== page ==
There are soakers and there are showerers. The shower reins supreme in my household. The problem with this, is that if you decide to stay in our house, you’ll eventually need to make some necessary renovations, so that you can age in place. Fortunately, the kitchen & bath industry has come a long way in universal design. Many manufacturers of bathroom products have recognized the necessity to keep up with the fact that people are living longer and wanting to stay in their homes.
The bathroom is one of the primary rooms in the house that will require alterations. Thanks to our friends at NAHB (National Association of Home Builders), there is a checklist of things to consider for a bathroom renovation.
1) Doorways widened to 36” to accommodate wheelchairs and walkers;
2) Wheelchair maneuverable space, such as a 60” turning radius, or appropriate t-turn space;
3) Adjustable, multiple shower head units, which include a hand-held shower head, a 6ft hose and off-set controls to allow for a comfortable shower either sitting or standing;
4) Braced walls around the shower, tub and toilet to ensure benches and grab bars can hold up to 250 pounds,
5) Curbless showers with a minimum 36” door width, eliminating the need to step up to get in and out of the shower;
6) Grab bars in shower, tub and toilet areas; (Your home is not a hospital and it does not have to look like one. Many reputable manufacturers make decorative grab bars that blend well into a well-designed bathroom.)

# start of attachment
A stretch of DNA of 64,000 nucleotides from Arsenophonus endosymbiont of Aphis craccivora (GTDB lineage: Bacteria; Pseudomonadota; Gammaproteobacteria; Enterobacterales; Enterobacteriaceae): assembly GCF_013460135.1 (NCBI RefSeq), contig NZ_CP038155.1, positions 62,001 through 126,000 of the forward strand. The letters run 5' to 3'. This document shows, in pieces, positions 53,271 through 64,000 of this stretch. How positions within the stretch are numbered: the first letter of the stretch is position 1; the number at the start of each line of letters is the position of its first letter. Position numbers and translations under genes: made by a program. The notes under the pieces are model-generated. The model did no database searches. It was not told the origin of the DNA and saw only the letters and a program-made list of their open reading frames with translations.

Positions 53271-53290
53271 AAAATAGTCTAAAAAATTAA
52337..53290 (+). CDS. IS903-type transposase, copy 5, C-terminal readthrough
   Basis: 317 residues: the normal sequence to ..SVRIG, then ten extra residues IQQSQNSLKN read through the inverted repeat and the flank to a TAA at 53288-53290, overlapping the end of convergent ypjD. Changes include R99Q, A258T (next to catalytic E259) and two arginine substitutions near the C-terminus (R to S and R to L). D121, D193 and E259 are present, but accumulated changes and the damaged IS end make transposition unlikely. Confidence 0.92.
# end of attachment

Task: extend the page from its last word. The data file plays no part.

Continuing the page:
7) Lever handles on doors and plumbing fixtures to accommodate decreased hand strength;
8) “Comfort height” toilets, which are 2.5” taller than standard toilets, for easy access for the less mobile;
9) Wall-hung sinks with protection from the pipes to accommodate wheelchairs;
10) Non-slip flooring in the bathroom and the shower;
11) Rocker light switches for easy on/off capabilities;
12) Toilet paper dispensers that can be refilled with one hand – no more fighting the springs.
Safety is paramount element to any renovation and for a shower unit, having a low lip that keeps water from running onto your floor is essential. This low lip means that it’s easier to get in and out of the shower. Another main factor is that you don’t need to give up design for functionality. Let’s take a look at some examples of well appointed shower areas that provide age in place functionality.
All of our showrooms have examples of products and accessories for those seeking to learn more about aging in place design and renovations. Our experienced showroom associates have worked with interior designers, builders and architects, who are creating functional age in place bathroom environments for their clients. Stop by and click your heels and say, “There is no place like home.”
All of these images except the last two come courtesy of Age In Place website.